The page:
Monday roundup: The need for Ferguson coverage; WFMU’s story, in film

Print More
Critics say media outlets have paid too much attention to Ferguson, but a St. Louis Public Radio editor disagrees. (Photo: Jamelle Bouie)

Critics say media outlets have paid too much attention to Ferguson, but a St. Louis Public Radio editor disagrees. (Photo: Jamelle Bouie)

• Margaret Wolf Freivogel, editor at St. Louis Public Radio, considers whether the media outlet has devoted too much coverage to the racial tensions in Ferguson since the Aug. 9 shooting of Michael Brown. Some critics are “fed up” and believe extensive media coverage has “exaggerated the problems that Ferguson and the nation face,” Freivogel writes. But she concludes: “What’s happening now will resonate for decades to come in our regional and national politics, public-policy debates, collective psyche and community image. That’s why we need to report as clearly and deeply as possible on the incidents, issues and dynamics as they unfold.”

• Radio Survivor’s Matthew Lasar got a sneak peek at Sex and Broadcasting, an upcoming documentary about the one-of-a-kind New Jersey freeform station WFMU. Now I’d like to see it, too. “The kind of documentary that I was trying to make was one where we experience the day-in and day-out,” filmmaker Tim K. Smith told Lasar. “As little telling and as much showing as possible. You get to be a fly in the wall at an amazing place.”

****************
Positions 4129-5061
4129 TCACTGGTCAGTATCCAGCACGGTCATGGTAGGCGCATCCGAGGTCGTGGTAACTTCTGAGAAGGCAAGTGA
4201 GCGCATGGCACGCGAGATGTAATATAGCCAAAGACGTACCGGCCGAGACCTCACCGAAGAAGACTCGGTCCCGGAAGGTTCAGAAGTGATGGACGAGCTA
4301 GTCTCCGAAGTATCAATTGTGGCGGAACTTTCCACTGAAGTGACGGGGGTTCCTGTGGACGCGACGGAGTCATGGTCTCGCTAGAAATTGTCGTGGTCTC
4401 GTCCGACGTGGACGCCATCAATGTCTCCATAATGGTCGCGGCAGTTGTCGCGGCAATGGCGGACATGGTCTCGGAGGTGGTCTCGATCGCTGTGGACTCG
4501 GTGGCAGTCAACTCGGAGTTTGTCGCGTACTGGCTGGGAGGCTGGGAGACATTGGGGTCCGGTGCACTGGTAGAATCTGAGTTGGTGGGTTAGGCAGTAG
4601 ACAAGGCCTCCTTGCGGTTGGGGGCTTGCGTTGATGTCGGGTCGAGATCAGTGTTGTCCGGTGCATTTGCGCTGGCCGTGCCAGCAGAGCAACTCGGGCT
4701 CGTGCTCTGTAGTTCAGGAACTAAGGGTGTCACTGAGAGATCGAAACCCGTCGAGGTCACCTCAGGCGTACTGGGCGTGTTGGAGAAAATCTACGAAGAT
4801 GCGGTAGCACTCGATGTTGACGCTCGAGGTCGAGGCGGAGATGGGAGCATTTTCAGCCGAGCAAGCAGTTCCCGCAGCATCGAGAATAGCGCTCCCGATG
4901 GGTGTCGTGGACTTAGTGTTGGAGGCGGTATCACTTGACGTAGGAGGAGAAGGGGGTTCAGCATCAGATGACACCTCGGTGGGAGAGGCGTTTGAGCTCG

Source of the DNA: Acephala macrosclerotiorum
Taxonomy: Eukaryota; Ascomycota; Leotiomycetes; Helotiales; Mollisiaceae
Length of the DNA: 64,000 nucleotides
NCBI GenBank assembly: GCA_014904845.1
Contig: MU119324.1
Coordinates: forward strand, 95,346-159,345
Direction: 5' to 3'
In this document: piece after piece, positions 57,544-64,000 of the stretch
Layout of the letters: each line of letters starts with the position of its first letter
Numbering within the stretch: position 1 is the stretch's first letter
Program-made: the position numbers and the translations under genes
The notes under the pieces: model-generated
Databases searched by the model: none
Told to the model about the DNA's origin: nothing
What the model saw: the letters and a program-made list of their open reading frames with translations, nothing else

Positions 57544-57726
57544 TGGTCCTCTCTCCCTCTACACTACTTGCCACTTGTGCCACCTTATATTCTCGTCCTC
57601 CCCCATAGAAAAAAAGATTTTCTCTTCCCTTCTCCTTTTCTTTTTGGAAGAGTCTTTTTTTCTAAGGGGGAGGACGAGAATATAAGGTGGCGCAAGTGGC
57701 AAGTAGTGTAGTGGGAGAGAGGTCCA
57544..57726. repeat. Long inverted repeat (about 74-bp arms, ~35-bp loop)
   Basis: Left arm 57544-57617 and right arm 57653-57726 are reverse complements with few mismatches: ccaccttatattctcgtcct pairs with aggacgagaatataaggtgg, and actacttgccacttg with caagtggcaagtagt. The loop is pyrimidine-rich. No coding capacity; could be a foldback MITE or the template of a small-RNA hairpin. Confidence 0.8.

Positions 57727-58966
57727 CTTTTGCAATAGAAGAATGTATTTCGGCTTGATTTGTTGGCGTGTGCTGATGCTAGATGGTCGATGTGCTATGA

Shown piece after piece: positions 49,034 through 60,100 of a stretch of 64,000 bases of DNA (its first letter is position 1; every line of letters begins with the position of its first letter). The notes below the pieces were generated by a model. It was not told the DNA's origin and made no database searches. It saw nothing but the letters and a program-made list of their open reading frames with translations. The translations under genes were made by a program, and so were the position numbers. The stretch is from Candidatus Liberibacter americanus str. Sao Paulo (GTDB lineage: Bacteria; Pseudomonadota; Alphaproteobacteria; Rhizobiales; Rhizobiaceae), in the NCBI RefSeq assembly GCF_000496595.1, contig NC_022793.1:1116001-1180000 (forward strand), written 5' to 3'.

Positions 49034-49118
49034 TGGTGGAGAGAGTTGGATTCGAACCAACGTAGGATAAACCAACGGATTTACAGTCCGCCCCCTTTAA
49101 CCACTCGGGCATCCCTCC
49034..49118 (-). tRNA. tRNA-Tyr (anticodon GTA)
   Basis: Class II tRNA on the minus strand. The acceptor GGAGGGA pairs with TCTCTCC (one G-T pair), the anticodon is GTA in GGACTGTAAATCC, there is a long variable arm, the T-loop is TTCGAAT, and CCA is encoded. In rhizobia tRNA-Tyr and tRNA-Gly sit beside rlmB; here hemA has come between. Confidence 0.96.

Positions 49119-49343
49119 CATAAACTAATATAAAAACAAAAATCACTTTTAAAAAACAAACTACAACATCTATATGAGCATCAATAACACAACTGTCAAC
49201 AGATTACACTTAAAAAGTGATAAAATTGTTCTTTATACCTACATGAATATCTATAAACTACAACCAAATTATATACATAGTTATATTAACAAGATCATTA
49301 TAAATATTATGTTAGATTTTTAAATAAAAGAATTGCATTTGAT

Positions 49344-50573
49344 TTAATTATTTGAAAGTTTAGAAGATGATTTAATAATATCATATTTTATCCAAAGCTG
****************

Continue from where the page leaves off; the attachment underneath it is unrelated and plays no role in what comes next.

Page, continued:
• New York’s WNET has launched a multimedia initiative focused on poverty, with reports airing on PBS NewsHour Weekend and on the broadcaster’s multiple TV stations. Online content will include original reports and video diaries as well. “Income disparity has grown and the path from poverty to the middle class has become more difficult for many, and there are no easy answers,” said WNET President Neal Shapiro in a press release. “We can provide no greater public service than engaging our audience locally and nationally by creating a deeper understanding of the past, and showcasing solutions for the future.” Among the funders is the JPB Foundation, a new foundation led by “the widow of the biggest beneficiary of the Bernard Madoff Ponzi scheme,” according to Forbes.

• Leigh Kamman, a longtime jazz DJ who hosted a weekly show on Minnesota Public Radio for more than 30 years, died Friday at the age of 92, according to MPR News. Kamman hosted live jazz broadcasts in New York in the ’50s before joining MPR. “Kamman is remembered as a tireless promoter of the music he loved, a consummate professional and a truly nice guy,” writes MPR’s Euan Kerr.